Greece has long been at the very center of the world’s civilization. The land of Aristotle, classical literature and democracy, may now be an economic minnow: a peripheral European country buckling under a financial crisis, but geopolitically, it still punches way above its weight.
That is something European Union leaders will undoubtedly have at the back of their minds this week when they make a decision on its euro zone membership.
The country accounts for just 2 percent of the euro zone economy, but it also shores up the south-eastern flank of the European Union. It is the one stable anchor in the volatile Western Balkans region, where Russia is seeking to increase its influence. It also inches out into a Mediterranean that is increasingly fraught with problems and risks, from a mass movement of desperate refugees fleeing conflicts in Syria and elsewhere, to the threats of terror attacks via the failed state of Libya.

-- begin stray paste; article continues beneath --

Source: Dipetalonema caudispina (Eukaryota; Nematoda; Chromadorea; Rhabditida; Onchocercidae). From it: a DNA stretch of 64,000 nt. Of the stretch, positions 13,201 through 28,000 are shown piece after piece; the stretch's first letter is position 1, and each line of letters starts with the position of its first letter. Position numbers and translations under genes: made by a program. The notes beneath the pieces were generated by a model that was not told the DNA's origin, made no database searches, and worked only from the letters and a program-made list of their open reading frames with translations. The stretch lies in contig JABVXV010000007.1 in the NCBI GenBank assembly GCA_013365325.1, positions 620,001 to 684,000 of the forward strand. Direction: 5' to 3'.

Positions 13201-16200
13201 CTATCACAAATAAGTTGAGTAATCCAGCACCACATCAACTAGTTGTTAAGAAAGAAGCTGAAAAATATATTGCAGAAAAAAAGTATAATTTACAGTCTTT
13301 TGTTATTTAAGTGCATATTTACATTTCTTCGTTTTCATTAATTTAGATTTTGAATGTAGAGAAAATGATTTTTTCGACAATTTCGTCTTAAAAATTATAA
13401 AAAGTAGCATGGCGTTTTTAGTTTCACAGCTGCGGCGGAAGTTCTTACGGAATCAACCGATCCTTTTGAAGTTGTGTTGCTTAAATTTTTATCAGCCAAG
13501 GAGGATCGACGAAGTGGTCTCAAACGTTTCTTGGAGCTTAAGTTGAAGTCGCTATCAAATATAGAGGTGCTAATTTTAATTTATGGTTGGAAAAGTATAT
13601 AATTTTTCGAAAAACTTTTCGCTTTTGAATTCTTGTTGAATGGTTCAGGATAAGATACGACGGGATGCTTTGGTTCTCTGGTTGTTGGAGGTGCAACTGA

If Athens is cut adrift from the euro zone this Sunday at the final make-or-break summit, a bruised, isolated and disillusioned Greece would be of major concern not just for Europe but for its NATO allies, including the United States.
On Tuesday night, after the inconclusive E.U. summit of leaders in Brussels, Donald Tusk, the European Council president, took pains to highlight these risks.
“Our inability to find agreement may lead to the bankruptcy of Greece and the insolvency of its banking system. And for sure, it will be most painful for the Greek people,” he said at a late-night press conference.
“I have no doubt that this will affect all Europe also in the geopolitical sense. If someone has any illusion that it will not be so, they are naive.”
The leaders should have not just the economic but also the geopolitical risks in mind when they ultimately decide if Greece can access a third bailout or be the first country forced to leave the common currency, argues Ian Lesser, security and foreign policy expert at the German Marshall Fund of the United States.